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Negligence Arising From “Special Relationships”


Legal liability for negligence requires four elements: (1) a legally recognized duty, (2) a breach of that duty, (3) causation, and (4) damages.

Many duties are imposed or created by law, including duties that arise from the relationship between the relevant parties. Where a legally recognized “special relationship” exists, a pair of duties may also arise by operation of law:

1. A duty owed by one person (or entity) in the relationship to the other(s).

2. A duty owed by one or both people (or entities) in the relationship to people who are not part of this relationship.

In the case of the second duty, the duty may apply to all people who are not part of the relationship or to only certain people, depending upon the facts and circumstances, as well as the nature of the special relationship in question.


The short answer to this question is: many.

California recognizes a wide variety of special relationships that create various duties under the law. Many of these relationships will also support a claim for negligence by an injured person (or entity, in appropriate circumstances), if the duty created by the special relationship is breached and injury results.

Here are just a few examples of special relationships recognized under California law:

– Landlords to tenants (and Innkeepers [hotels] to guests)

– Common carriers (e.g., bus, train, and taxi companies) to passengers

– Caregivers to patients

– Adults to children

– Mortuaries to clients

– Professional service providers (e.g., doctors, lawyers, etc.) to clients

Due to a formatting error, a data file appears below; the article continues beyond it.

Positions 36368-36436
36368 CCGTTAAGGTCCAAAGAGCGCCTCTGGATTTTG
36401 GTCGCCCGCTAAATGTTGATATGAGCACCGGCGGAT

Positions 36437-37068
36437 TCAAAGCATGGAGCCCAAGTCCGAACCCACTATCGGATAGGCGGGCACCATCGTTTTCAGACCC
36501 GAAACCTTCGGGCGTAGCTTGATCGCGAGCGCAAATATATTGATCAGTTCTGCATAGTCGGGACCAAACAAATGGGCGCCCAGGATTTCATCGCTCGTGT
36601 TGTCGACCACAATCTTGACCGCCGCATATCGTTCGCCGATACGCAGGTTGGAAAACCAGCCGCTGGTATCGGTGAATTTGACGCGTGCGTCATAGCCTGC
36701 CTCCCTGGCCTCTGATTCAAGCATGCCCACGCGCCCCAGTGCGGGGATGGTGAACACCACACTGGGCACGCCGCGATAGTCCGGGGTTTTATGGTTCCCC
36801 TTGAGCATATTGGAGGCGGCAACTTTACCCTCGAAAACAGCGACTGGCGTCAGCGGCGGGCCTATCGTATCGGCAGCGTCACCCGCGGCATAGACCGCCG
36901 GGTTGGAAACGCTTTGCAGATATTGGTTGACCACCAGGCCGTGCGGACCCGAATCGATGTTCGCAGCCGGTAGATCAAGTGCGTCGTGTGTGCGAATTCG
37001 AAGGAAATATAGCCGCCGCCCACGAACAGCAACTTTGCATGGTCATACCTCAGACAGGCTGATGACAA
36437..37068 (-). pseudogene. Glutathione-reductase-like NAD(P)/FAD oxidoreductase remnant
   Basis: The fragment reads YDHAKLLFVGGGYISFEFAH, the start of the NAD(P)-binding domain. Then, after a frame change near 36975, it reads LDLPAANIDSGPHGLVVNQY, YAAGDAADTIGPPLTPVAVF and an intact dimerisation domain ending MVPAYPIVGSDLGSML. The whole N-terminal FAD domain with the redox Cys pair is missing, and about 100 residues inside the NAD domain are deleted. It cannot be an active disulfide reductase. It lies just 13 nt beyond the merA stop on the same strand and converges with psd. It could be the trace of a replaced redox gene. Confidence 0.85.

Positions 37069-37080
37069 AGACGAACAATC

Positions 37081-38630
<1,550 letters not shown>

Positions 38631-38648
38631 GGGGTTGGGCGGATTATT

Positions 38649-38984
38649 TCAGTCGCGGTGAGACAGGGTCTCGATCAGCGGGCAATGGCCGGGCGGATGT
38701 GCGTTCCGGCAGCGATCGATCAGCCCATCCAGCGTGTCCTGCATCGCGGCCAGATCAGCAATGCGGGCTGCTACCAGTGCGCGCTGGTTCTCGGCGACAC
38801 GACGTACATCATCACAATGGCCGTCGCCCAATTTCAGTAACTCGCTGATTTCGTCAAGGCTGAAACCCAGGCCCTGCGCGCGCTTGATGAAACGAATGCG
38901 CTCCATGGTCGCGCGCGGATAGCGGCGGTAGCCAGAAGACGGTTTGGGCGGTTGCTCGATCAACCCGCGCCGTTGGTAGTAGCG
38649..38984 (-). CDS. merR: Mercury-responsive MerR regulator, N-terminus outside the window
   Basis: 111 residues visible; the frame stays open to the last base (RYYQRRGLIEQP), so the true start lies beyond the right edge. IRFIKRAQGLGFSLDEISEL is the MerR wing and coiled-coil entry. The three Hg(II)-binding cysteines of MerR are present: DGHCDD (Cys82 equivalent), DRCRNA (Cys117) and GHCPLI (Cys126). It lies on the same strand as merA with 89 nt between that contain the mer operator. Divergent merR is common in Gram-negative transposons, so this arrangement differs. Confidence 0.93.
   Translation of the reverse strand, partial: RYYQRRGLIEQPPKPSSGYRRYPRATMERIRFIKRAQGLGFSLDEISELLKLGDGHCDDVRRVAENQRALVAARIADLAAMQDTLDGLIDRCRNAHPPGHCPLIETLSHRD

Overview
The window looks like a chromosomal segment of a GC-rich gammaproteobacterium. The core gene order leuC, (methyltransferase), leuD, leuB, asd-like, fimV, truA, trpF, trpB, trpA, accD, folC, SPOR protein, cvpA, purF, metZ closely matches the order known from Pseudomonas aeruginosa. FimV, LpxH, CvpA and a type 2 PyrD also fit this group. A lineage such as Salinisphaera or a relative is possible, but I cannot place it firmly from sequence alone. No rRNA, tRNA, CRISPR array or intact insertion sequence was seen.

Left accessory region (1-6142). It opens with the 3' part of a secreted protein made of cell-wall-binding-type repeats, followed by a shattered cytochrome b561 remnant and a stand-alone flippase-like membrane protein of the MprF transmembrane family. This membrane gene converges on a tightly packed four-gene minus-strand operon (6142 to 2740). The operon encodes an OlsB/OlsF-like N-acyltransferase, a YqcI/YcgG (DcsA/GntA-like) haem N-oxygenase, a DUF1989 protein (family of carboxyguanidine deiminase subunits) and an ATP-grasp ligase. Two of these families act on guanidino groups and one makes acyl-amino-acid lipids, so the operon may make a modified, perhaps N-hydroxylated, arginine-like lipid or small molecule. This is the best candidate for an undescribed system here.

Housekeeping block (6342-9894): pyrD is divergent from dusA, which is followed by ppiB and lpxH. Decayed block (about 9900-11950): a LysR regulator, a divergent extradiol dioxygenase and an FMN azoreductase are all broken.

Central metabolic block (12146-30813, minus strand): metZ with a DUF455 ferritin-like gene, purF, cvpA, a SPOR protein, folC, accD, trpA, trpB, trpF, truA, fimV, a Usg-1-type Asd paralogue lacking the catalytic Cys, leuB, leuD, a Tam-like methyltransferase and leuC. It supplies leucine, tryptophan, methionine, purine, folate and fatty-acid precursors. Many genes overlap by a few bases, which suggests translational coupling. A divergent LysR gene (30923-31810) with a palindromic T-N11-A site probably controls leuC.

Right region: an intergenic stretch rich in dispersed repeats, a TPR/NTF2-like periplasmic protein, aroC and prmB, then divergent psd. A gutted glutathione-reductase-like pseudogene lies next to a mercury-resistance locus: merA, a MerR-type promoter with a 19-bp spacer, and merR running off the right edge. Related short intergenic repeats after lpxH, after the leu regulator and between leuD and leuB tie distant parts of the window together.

This list does not represent the full list of special relationships in California. Many other such relationships exist, and may lead to liability if the duties arising from those relationships are violated, resulting in injury. Always consult with an attorney before engaging in conduct that may create special relationships or that creates a risk of harm or injury to others.


Disclaimer: THIS ARTICLE IS FOR INFORMATIONAL PURPOSES ONLY, AND DOES NOT CONSTITUTE LEGAL ADVICE OR CREATE AN ATTORNEY-CLIENT RELATIONSHIP BETWEEN THE AUTHOR OR ROSS LAW AND ANY PERSON. Your rights and experiences may vary. Never use an online article (including this one) to evaluate your legal claims. Speak with an experienced lawyer promptly to obtain a personalized evaluation of your claims, possible damages, and options. You may lose or compromise your rights if you delay in consulting legal counsel. Most legal claims (and defenses) are complicated and fact-dependent. If you believe you have a claim against someone who injured you, a lawyer who represented you in a previous lawsuit, or any other type of legal claim, consult an experienced lawyer immediately for an evaluation of your personal rights and claims.

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